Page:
Today I wanted to talk about some actionable link building techniques that you can go away and start using straight away. I appreciate how difficult it can be to implement some of the link building techniques we talk about here, so I wanted to cover some which many of you should be able to use straight away.
The first two techniques involve some software called Screaming Frog. We love this in the Distilled office, its a great tool and the guys who own it are very open to suggestions for improvements. At first glance, you wouldn’t think you could use it as a link building tool. But there are a couple of creative ways that I think you can use it for link building.
If you are not familiar with Screaming Frog yet, Dr Pete did a comparison to Xenu a few months ago which gives you some insight into the features it has.
Use it to help you get a hook in your outreach
We all know the importance of having the right hook when you email someone asking for a link. One of the hooks commonly talked about is finding something that is broken on the site you are contacting.
Run Screaming Frog over the site you’d like to get a link from and filter the results by 404 pages, then see where these pages are linked to internally. Then reference these in your outreach email. This will help distinguish your email from the other emails they get that look auto generated and spammy. The fact you mention something like a broken link shows you are a real person.
Use it to snipe competitors links
I love this one, its sneaky but meh, alls fair in love and link building.
Run Screaming Frog over your competitors and find 404 pages. Chances are that you’ll find a few. Now run these through a backlink checker such as Open Site Explorer and see if anyone is linking to these 404 pages. You have to hope for a bit of luck here, as there may be no one linking. But when you do find some, its not very difficult to drop an email to the site who are linking to the 404 page and let them know. At the same time you let them know about the amazing piece of similar content you have which isn’t broken.
If you are going to use this technique, I’d highly recommend you genuinely do have good content to replace the 404 page. Otherwise, you are going to look a bit silly asking the site owner to change the link to your unrelated, poor quality page.
Quick housekeeping note here.
If you are doing this, you should also be doing the same for your own site. You’ve got other ways of finding 404 errors, such as using Google Webmaster Tools, Google Analytics or your own server logs. Whichever way you choose, get into the habit of checking 404s and fixing them. Hopefully this means you’ll never get into the situation of having incoming links that go to 404 pages.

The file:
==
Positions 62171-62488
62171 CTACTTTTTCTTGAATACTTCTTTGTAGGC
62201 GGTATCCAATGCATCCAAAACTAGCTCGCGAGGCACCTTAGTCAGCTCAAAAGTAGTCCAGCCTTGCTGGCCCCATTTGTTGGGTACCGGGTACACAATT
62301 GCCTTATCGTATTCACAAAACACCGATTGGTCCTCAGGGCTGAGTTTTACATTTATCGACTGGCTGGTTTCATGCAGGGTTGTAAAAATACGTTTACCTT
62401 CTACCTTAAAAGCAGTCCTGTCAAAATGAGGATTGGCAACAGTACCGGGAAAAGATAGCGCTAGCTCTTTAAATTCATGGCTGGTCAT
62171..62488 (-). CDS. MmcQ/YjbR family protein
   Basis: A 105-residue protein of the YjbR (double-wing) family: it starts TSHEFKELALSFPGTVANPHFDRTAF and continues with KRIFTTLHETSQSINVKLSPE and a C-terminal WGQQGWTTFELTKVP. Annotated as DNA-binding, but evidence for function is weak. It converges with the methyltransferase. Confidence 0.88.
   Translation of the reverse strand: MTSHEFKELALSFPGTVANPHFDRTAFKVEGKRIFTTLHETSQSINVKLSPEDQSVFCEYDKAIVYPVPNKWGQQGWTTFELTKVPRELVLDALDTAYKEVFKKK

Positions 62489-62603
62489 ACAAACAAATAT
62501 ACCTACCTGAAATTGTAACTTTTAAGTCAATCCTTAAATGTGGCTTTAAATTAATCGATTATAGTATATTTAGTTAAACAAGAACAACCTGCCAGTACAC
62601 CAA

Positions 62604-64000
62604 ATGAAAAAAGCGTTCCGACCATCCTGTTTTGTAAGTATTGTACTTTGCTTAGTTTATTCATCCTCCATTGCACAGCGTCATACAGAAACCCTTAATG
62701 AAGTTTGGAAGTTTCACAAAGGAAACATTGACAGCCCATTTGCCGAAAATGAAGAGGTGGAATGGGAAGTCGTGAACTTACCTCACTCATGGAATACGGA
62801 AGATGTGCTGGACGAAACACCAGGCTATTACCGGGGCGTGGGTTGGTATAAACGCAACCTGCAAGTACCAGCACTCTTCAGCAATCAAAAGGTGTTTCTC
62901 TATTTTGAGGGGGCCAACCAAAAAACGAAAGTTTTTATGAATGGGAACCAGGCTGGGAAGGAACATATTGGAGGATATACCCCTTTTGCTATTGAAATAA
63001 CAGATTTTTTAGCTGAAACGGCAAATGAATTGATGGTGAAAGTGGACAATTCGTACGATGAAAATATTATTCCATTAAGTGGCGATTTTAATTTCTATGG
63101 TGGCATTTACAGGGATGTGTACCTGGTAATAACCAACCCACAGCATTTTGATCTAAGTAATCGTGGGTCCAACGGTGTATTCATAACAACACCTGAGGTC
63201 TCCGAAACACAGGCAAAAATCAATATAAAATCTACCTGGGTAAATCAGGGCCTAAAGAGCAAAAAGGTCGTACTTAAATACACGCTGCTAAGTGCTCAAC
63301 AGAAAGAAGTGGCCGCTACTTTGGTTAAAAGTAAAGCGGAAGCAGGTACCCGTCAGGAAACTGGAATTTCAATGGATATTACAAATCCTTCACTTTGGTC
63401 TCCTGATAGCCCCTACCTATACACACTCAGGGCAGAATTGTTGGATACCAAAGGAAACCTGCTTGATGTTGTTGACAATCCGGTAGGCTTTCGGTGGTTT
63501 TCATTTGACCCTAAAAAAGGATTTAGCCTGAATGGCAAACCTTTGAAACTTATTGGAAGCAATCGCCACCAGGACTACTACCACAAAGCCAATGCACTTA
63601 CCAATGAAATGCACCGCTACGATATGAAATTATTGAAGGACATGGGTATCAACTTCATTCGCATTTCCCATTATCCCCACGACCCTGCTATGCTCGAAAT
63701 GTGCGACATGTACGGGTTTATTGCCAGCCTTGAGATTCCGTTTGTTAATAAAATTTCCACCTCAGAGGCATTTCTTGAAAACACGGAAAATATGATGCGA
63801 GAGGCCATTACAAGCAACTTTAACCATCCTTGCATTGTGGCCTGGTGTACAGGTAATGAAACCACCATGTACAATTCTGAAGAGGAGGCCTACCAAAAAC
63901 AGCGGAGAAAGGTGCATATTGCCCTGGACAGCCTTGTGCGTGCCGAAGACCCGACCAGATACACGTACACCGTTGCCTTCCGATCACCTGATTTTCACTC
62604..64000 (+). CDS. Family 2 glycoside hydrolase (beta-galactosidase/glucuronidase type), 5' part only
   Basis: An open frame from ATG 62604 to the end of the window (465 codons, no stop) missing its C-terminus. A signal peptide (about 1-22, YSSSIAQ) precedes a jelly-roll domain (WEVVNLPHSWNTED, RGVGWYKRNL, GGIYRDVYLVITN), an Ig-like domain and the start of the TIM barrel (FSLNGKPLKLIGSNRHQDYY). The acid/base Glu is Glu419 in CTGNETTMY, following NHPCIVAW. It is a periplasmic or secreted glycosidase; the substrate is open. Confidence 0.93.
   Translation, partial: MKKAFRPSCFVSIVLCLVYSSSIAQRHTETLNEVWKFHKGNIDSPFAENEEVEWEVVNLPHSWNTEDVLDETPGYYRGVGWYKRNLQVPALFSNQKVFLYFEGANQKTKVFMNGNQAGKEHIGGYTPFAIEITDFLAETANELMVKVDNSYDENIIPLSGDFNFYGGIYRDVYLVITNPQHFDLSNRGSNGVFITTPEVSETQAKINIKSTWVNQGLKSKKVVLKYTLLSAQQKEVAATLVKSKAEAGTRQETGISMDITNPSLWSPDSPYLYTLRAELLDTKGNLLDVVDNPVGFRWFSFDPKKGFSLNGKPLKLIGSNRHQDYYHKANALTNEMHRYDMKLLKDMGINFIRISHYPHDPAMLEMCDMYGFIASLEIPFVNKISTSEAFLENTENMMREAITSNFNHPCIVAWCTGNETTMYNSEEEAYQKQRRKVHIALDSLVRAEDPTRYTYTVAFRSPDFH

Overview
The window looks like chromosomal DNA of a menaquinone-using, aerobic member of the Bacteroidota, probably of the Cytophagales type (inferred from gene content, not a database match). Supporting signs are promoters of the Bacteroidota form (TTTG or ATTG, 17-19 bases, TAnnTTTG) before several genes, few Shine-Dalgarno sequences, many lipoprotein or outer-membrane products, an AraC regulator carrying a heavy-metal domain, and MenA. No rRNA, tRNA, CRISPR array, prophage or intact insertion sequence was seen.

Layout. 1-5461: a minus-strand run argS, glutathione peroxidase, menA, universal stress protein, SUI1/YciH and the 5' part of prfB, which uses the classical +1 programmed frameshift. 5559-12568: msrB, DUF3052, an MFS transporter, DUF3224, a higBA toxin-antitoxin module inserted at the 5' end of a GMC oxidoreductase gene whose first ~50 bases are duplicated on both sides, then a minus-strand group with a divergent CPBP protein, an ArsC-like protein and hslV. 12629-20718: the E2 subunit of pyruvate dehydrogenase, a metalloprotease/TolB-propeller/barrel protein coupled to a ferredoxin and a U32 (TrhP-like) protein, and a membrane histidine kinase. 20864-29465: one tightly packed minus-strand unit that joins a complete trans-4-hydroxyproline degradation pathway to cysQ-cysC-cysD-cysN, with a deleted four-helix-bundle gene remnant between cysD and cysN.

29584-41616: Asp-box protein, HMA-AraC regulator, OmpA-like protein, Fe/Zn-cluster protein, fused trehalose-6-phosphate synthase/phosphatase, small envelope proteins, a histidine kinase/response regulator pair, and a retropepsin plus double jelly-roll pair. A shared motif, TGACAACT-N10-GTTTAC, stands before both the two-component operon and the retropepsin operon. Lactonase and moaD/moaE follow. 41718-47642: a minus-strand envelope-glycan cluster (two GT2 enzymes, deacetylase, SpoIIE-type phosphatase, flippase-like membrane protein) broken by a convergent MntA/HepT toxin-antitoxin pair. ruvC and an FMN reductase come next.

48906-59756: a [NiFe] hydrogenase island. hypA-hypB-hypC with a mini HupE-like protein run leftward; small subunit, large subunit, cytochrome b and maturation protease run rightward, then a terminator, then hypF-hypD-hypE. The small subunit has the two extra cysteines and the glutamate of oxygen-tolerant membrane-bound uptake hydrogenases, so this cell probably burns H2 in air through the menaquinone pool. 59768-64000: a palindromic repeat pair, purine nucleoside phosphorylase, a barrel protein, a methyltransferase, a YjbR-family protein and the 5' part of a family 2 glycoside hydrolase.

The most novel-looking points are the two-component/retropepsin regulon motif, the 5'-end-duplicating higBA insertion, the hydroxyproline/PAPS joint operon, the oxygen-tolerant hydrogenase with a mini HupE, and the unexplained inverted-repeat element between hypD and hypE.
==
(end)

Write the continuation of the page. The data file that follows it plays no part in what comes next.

Revamp old content and data that got links
Sometimes content can be published that isn’t “evergreen”. Meaning that it is useful for a while but at some point goes out of date and isn’t relevant anymore. When this happens, its unlikely to be linked to very much. Ideally, you should always be pushing out evergreen content but in reality, this is very hard to do.
So our goal here is to find old content on other sites that was good a couple of years ago but not likely to get links now. We then need to decide whether we feel we can redo that content, update it and publish it again. This works particularly well on any content that references a time specific dataset. For example, a comparison of the average alcohol consumption in each US state vs the crime rate for 2008. If this content did well and got lots of links, then updating it with a 2011 dataset may be just as successful.
To find this content, you can use search tools in Google to specify a date range from a couple of years ago:
Its then a case of sifting through the results which admittedly can take time. But you will get better at this as time goes on.
I should also mention that you should take some time to make sure that the website haven’t already updated the dataset and posted it elsewhere on their site, or that they don’t have previous datasets demonstrating a propensity to update it every year. Good example here is the SEOmoz Search Ranking Factors that are updated every two years. If you didn’t do your homework, you could easily think that this was only run in 2009, whereas its actually updated every two years.
Start doing weekly roundups of industry news
This is a very simple one and can be very effective as a consistent way of getting good quality links as well as social shares. The great thing about this is that it can be applied to most industries too. If you work in an industry where there isn’t lots going on all the time, you could do monthly roundups which can still work well.
The general idea is that you write a blog post that links out to a number of good quality news items or informational posts over the last week. You can then also tweet about them and get the attention of the site owner by including them in the tweet. This can work very well and isn’t seen as spammy at all. Just look at the paper.li links that we all see on Twitter, when we get tagged in one of these, you can’t help but go take a look at why you’ve been tagged.
You can also email key sites to let them know they’ve been featured in your weekly roundup, make it very informal and don’t ask for a link in return. Just treat it as a way to get some conversation going with the site owner, then it can lead to getting links back further down the line.
Remember that good quality sites will not link to you for no reason, you need to get their attention somehow and give them something. If you do this roundup, you are getting their attention and giving them a link which is exactly what you need to do.
Hopefully these quick link building techniques can help you with your own sites, I’ve tried to write about techniques that most people can use. Please let me know how you get on in the comments!
Want to become The Awesomest Marketer EVER? Here’s a simple 5-step formula to guarantee your success.